2022-01-16 Epiphany 2
Grace, mercy and peace be to you from God our Father and our Lord and Savior Jesus Christ. Amen!
The season of Epiphany continues with the familiar miracle of Jesus: Changing water into wine. It reminds me of the story of the Lutheran Pastor who got pulled over for drinking and driving. The police officer came to the window and looked in and saw the opened wine bottle sitting on the front seat beside the pastor. “Have you been drinking, Reverend?” the officer asked. “Only water, Officer.” replied the Pastor. The officer grabbed the bottle and smelling it said “This isn’t water, this is wine!” “Praise the Lord!” yelled the Pastor, “He did it AGAIN!”
Probably the holiest DUI charge that officer ever gave out I’m sure! But what do we make of this familiar sign and wonder of our Lord from John’s Gospel? It continues down the path of the Epiphany season in that it reveals more and more about who God is and what He has done for us and our salvation. It’s like a Divine Scratch & Win ticket! You scrape off the top coating revealing the winning numbers underneath! This miracle at the Wedding in Cana is much the same. It’s the first of our Lord’s signs that He does in John’s Gospel, further revealing Him to be the Messiah.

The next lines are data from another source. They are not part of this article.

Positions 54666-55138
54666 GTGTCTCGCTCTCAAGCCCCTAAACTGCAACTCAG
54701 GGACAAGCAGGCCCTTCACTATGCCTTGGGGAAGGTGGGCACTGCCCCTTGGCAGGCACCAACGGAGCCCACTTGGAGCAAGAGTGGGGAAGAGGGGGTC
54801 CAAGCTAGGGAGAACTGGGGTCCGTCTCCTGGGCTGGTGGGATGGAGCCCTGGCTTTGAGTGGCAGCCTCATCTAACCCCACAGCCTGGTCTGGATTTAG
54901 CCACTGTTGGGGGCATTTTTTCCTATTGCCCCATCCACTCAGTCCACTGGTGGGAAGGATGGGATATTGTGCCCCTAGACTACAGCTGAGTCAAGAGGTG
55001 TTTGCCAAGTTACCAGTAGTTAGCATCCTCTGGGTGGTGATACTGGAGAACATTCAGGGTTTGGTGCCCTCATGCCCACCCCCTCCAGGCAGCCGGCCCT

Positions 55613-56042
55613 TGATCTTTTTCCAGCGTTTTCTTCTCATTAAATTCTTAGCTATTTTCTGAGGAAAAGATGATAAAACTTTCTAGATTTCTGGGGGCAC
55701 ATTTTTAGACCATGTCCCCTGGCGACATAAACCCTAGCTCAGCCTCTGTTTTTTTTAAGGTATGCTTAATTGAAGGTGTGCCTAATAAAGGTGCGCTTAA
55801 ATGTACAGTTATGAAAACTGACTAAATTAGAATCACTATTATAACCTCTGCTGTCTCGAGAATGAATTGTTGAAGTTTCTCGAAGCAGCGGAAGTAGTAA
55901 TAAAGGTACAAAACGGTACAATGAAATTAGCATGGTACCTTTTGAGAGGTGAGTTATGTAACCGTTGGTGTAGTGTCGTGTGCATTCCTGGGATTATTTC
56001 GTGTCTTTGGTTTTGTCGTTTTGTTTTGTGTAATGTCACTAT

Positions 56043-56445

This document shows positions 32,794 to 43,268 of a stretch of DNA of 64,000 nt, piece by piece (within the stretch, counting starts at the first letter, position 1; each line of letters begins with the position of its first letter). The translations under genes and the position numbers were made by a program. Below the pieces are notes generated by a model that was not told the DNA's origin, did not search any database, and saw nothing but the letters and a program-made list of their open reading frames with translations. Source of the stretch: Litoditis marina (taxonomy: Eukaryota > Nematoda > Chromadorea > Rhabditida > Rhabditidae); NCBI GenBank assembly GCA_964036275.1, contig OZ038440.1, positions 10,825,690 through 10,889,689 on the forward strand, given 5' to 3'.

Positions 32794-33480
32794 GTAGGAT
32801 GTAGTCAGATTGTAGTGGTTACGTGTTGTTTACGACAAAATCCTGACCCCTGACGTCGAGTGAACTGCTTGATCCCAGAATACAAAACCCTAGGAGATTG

So the context for this first miracle is a wedding. Normally, such events are 70% stress and 30% happiness. But at this particular wedding, the ratio changed! We’ve run into a big disaster. Mary, the Mother of our Lord comes to Jesus and says “They have no wine.” This was major! Not having the fruit of the vine at your venue is like saying to the guests “Pack up your boy scouts and hit bricks! Go home. We have nothing for you here.” To us in our culture, we’d be a little bit miffed but we could carry on. But back in the day, this was a massive social faux pas! All the conversations and the merriment and the toasts and everything revolved around the drinking of table wine. There was no quick solution. Cana was literally the middle-of-nowhere-Israel. It wasn’t on any major roads or trade routes. You couldn’t just run out to the local booze boutique and grab a few extra cases of vino. So the stress level rocketed up to 98% while happiness diminished down to 2% for the wedding planners and most likely the family.